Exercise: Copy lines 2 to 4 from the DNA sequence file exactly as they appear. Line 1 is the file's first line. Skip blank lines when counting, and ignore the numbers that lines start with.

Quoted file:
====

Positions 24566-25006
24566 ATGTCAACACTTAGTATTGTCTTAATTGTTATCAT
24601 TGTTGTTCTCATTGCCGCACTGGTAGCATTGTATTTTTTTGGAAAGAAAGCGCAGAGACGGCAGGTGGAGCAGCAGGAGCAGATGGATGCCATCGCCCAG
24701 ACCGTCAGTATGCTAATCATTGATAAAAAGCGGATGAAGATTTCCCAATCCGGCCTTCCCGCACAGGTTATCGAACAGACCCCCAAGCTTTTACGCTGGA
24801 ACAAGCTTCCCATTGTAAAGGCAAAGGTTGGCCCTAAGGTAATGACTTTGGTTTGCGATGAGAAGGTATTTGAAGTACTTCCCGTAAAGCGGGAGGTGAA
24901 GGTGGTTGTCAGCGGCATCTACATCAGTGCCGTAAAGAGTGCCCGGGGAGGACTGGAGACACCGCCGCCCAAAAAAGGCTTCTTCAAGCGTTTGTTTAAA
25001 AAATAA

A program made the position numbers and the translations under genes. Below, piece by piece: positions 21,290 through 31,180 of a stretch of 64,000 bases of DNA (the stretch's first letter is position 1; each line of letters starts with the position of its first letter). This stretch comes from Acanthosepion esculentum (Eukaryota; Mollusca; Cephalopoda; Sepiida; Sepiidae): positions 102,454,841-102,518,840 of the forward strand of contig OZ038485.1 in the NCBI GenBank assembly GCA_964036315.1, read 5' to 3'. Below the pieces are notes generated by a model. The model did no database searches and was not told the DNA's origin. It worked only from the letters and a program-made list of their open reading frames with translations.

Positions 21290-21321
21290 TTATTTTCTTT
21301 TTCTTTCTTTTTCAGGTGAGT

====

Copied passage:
24566 ATGTCAACACTTAGTATTGTCTTAATTGTTATCAT
24601 TGTTGTTCTCATTGCCGCACTGGTAGCATTGTATTTTTTTGGAAAGAAAGCGCAGAGACGGCAGGTGGAGCAGCAGGAGCAGATGGATGCCATCGCCCAG
24701 ACCGTCAGTATGCTAATCATTGATAAAAAGCGGATGAAGATTTCCCAATCCGGCCTTCCCGCACAGGTTATCGAACAGACCCCCAAGCTTTTACGCTGGA